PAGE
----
Effects of frequent marijuana use on memory-related regional cerebral blood flow

Pharmacol Biochem Behav. 2002 May;72(1-2):237-50. doi: 10.1016/s0091-3057(01)00771-7.


It is uncertain whether frequent marijuana use adversely affects human brain function. Using positron emission tomography (PET), memory-related regional cerebral blood flow was compared in frequent marijuana users and nonusing control subjects after 26+ h of monitored abstention. Memory-related blood flow in marijuana users, relative to control subjects, showed decreases in prefrontal cortex, increases in memory-relevant regions of cerebellum, and altered lateralization in hippocampus. Marijuana users differed most in brain activity related to episodic memory encoding. In learning a word list to criterion over multiple trials, marijuana users, relative to control subjects, required means of 2.7 more presentations during initial learning and 3.1 more presentations during subsequent relearning. In single-trial recall, marijuana users appeared to rely more on short-term memory, recalling 23% more than control subjects from the end of a list, but 19% less from the middle. These findings indicate altered memory-related brain function in marijuana users.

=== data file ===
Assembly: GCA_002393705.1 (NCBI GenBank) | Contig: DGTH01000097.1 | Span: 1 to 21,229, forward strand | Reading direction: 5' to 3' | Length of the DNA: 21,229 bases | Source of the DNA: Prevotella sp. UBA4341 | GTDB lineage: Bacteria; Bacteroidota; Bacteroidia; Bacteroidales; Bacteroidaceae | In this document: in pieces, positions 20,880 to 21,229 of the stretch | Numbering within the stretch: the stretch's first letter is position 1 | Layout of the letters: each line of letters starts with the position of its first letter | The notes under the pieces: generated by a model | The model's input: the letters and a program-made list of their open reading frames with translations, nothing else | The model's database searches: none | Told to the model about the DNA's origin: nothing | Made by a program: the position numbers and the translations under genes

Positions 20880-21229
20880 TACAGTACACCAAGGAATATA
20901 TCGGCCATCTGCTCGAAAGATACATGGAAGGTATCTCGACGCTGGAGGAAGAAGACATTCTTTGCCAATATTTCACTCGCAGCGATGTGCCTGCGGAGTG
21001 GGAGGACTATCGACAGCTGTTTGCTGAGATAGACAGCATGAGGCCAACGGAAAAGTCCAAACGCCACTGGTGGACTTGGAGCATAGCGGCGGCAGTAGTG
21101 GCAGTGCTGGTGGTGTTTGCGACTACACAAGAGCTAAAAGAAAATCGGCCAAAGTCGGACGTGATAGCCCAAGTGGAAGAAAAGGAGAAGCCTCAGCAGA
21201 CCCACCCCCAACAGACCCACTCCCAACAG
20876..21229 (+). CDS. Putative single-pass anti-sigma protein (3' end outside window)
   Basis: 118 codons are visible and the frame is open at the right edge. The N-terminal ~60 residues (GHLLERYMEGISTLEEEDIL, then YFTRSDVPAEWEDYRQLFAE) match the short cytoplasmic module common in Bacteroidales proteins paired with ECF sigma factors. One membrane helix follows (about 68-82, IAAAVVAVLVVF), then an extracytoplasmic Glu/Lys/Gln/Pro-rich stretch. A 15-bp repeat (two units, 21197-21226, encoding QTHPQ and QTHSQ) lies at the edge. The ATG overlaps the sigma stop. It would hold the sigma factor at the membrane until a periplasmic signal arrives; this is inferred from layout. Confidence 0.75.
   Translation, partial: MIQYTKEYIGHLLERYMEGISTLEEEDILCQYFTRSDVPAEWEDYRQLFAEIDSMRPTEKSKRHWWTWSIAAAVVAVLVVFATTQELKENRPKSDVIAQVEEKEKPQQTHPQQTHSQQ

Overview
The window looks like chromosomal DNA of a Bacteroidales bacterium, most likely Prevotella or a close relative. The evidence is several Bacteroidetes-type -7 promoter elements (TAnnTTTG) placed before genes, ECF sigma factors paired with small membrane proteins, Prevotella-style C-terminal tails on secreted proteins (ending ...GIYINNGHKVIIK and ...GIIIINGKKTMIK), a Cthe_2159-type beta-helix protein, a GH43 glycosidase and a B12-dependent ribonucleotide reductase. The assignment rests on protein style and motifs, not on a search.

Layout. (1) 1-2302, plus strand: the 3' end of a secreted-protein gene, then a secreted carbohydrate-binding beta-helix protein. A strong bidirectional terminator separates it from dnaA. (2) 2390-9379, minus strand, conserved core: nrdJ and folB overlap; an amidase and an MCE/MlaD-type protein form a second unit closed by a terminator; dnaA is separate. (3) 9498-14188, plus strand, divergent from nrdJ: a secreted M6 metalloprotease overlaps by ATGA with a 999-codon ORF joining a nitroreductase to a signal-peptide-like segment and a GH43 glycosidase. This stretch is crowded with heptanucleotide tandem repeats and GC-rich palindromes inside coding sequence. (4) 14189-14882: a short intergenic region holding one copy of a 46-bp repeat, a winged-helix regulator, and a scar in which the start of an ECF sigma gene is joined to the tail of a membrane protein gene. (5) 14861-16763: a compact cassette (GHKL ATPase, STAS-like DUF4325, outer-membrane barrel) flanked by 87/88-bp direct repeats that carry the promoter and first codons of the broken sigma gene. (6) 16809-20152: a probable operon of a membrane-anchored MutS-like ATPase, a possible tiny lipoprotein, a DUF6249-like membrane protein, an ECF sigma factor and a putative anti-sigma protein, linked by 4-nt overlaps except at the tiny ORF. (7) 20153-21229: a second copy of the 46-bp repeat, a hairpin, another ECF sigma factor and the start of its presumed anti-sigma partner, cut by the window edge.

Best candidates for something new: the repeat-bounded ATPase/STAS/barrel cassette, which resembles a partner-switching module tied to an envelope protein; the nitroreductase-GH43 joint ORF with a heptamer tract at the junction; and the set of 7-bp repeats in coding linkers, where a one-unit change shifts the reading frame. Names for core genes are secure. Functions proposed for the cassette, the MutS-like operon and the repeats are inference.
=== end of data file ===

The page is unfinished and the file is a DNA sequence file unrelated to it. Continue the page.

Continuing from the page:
Publication types

  • Comparative Study
  • Research Support, U.S. Gov't, P.H.S.

MeSH terms

  • Analysis of Variance
  • Cerebellum / blood supply
  • Cerebellum / drug effects
  • Cerebrovascular Circulation / drug effects*
  • Cerebrovascular Circulation / physiology
  • Hippocampus / blood supply
  • Hippocampus / drug effects
  • Humans
  • Marijuana Smoking / adverse effects*
  • Memory / drug effects*
  • Memory / physiology
  • Memory Disorders / chemically induced*
  • Prefrontal Cortex / blood supply
  • Prefrontal Cortex / drug effects
  • Time Factors
  • Tomography, Emission-Computed / methods